One of the biggest lies I ever believed was that Black girls were immune to depression. I believed that we all had some sort of superpower that allowed us to overcome sadness before it was turned into mental poison, a special bone in the body that prevented us from being subject to undesirable emotion. I had so desperately believed in the narrative of the strong Black woman because I wanted her to be real and for her to be me.
As much as I understood, or thought I understood, about mental health, the concept of it seemed so far away from Blackness. It seemed odd to me that Black women would harbour those feelings because I was unable to comprehend what it would look like for us. But at some point during my teenage years, this belief started to fall apart, and I could finally see how far away from the truth that was.
The truth is that expression is not something Black women are afforded, meaning our mental health is rarely considered. Being inexpressive is something many of us learn to be early in our lives and carry with us as we grow. When we do make an attempt, we’re branded as “angry”, “emotional,” and “sensitive,” as if being any of those things is something to be ashamed of. We are used to suppressing and stashing away feelings into a tiny box until it is filled and on the verge of bursting open, leaving a confusing, sentimental mess.
Looking back, I started to believe in that superpower because of how little concern for our well-being I saw from others in our community and outside of it; therefore, I interpreted the lack of attention as meaning we aren’t given the support because, unlike others, we don’t need it. It’s also possible that a large part of my ignorance is due to my family’s cultural impact. Caribbean families tend to avoid divulging adverse, personal feelings to one another. I have never seen my family members talk about sadness or anger regarding mental health and well-being. Any conversation I have observed from them or that came close to a discussion on the topic was filled with judgment or ill-will for the person in question.
In Black communities, topics involving mental health are wrapped tightly in this idea of strength, something that disproportionately affects Black women. Too often, societal structures are founded and maintained on our backs. We are the pillars of home we hardly get to rest in. We are often reminded of our role as if it is something to be thankful for, something that our youth should aspire to be.
It is a common misunderstanding that admitting one needs help or has a problem is weak, which is unfavourable for people who pride themselves on being strong mentally. This deeply ingrained misconception of weakness works to misconstrue our ideas of strength and ability.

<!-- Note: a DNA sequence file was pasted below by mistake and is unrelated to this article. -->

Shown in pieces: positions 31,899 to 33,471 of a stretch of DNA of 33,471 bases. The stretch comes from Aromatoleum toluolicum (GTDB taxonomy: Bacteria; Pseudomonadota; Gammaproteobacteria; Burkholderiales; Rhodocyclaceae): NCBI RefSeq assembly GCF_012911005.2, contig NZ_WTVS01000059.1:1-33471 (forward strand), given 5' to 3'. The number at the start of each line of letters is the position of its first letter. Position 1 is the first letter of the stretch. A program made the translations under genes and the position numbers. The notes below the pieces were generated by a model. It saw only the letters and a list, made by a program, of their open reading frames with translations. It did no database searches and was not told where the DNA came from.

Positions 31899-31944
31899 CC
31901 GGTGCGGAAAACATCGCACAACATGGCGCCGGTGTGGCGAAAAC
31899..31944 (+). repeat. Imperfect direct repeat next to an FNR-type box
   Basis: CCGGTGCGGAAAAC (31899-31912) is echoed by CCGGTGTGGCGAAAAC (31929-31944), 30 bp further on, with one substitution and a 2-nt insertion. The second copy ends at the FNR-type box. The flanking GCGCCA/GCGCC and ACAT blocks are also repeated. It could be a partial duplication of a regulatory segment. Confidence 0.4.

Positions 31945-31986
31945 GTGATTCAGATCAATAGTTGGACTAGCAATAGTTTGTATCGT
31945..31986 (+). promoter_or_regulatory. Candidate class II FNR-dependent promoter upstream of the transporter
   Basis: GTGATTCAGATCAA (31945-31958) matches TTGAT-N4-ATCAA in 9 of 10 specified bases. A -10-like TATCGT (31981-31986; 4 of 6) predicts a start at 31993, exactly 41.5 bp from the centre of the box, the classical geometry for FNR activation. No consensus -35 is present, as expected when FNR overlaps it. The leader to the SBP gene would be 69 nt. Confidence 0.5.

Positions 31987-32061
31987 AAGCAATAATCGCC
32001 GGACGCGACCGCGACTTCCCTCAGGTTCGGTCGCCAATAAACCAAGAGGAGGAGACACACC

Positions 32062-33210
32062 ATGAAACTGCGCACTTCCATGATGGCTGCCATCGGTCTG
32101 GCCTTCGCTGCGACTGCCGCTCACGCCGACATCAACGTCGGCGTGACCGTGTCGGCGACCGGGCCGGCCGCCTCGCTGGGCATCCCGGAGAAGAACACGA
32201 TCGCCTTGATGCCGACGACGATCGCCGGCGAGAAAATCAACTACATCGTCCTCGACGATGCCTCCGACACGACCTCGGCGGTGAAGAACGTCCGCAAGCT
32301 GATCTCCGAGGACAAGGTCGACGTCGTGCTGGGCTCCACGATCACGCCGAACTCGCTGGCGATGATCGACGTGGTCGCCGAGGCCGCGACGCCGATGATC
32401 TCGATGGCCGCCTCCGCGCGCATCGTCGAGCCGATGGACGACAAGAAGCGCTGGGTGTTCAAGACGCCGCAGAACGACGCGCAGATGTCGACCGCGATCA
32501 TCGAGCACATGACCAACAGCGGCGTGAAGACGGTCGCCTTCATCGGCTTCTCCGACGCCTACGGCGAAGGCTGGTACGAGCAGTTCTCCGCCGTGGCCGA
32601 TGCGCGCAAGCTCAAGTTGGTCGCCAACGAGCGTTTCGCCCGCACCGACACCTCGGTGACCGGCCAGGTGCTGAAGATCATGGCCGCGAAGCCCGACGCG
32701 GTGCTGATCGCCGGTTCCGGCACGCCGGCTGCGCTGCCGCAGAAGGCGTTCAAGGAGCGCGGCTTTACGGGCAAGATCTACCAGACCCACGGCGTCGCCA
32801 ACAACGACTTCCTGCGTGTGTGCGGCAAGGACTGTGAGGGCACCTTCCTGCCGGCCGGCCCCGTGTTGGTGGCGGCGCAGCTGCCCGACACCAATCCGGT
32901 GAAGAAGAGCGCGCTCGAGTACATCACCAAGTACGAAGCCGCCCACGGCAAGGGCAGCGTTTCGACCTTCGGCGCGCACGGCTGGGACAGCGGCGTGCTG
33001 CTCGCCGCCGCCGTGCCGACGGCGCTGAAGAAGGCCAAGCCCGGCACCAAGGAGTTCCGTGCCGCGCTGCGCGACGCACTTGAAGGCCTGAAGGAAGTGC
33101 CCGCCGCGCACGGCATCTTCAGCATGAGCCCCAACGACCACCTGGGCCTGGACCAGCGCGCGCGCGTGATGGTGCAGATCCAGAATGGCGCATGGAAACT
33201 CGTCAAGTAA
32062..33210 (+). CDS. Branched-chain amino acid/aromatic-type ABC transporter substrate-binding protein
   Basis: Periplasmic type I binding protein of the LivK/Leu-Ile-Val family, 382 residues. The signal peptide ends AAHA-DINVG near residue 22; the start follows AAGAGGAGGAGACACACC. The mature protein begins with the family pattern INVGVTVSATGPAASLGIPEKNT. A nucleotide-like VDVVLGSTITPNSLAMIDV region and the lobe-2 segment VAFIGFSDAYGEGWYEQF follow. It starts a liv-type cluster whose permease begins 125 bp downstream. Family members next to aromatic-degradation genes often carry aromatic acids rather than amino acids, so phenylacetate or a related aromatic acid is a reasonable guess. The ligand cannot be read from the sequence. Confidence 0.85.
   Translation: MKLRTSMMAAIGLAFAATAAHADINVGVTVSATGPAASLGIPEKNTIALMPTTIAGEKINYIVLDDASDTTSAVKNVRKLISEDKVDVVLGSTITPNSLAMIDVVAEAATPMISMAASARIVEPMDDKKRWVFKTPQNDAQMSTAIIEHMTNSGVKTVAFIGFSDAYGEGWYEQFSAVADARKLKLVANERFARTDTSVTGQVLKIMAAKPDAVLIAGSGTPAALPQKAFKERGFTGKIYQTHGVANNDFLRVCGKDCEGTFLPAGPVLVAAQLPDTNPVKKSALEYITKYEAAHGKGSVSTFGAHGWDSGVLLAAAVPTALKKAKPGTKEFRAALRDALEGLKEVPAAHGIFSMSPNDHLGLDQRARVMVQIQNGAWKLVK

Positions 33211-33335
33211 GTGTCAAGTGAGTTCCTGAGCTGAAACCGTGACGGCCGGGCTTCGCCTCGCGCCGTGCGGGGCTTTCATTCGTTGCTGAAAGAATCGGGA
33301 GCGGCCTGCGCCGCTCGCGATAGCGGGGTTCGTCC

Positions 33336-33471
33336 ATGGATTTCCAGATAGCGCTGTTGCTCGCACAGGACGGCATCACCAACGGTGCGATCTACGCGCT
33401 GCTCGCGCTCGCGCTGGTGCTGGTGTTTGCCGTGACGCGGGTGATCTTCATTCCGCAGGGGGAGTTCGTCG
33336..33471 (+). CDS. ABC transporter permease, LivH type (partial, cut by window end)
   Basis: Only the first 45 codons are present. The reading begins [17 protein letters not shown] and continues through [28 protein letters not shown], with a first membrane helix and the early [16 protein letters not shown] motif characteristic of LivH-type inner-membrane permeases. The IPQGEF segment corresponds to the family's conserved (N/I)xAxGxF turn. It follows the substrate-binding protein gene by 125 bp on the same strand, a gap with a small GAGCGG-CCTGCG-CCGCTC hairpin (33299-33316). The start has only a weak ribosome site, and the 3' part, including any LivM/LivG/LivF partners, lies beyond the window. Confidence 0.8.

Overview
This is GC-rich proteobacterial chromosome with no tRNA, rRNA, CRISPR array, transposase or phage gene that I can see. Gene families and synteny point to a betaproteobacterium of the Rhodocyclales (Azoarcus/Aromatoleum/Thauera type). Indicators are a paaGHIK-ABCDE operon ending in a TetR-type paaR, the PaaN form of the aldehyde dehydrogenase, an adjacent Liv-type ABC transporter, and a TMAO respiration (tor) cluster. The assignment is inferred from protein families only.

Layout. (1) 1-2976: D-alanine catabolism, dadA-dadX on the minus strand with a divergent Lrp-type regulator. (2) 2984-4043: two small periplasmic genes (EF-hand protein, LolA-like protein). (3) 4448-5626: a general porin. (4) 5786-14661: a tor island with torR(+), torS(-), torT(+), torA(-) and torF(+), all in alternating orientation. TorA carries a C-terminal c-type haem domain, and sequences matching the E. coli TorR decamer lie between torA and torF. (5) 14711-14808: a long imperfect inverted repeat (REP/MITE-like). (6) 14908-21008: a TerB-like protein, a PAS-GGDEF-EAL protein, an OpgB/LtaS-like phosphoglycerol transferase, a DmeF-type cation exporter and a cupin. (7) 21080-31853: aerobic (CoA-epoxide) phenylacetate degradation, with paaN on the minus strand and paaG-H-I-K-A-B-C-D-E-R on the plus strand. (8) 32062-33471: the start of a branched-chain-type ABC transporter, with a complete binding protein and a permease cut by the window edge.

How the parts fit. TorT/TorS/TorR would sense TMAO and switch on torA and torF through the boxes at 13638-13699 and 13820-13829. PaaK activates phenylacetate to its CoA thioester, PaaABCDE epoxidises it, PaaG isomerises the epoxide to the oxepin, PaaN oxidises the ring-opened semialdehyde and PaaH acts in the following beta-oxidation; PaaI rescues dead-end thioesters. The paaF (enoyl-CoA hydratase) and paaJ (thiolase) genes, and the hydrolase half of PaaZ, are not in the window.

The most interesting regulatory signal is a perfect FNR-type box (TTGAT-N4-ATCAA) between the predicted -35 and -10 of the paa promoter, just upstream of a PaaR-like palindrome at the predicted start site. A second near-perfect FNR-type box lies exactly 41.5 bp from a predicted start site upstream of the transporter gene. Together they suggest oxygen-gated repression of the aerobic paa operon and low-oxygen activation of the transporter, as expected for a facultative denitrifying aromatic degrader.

The strong Black woman is hard-working, well-mannered, and emotionless. She is the foundation of the church, the family, and the community. She works to please and doesn’t complain or cry, for she is grateful for her position. If she cries she is unworthy of praise and exaggerating her pain. If she expresses her anger she is, aggressive, inimical, something to be afraid of. A Black woman who tends to overreact tends to be a threat. If she is allowed to express, she can shake and bend the systems that are reliant on her emotional suppression.
Single mothers are most often the targets of these fallacious projections. They are expected to work indecent hours, attempt to obtain higher education if they have not already done so, and take care of their children, all while trying to maintain their sanity. They’re not supposed to ask for help, and when they do, it is seen as a parental failing rather than a societal one. Single mothers are swiftly demonized when they begin to seek any means of support. They’re branded as unfit, unloving, and uncaring when they are no longer able to contribute to a system that does nothing for them.
The strength narrative also hinders our ability to cope in a healthy manner. Inaccessibility to resources, communal assistance, and information keeps us from understanding the problems that ourselves and others may face as well as finding appropriate solutions to those problems.
I have seen too many of us who wanted to be a “strong Black woman” so badly that we denied ourselves the pleasure of emotional acknowledgment, refusing to accept we needed help in the name of such “strength.” This fallacy of strength attached to Blackness diminishes our well-being and hurts us more than it empowers us.
I have learned that true vigour is found by addressing our emotions and not treating them as an idea from which we are invincible. Our virtue and power have been generally defined by those who aren’t us, and we must createour own definitions. As much as I have seen our women falling into the strength trap, I have seen them making an effort to come out of it, and this gives me hope. We should be bold in our fervour, choosing when and how we voice ourselves, and we should encourage others to do the same. We should also listen to learn and teach in regard to emotional intelligence. It is time to rid ourselves of those tiny, mental boxes and shake and bend the structure, for there is no foundation without us.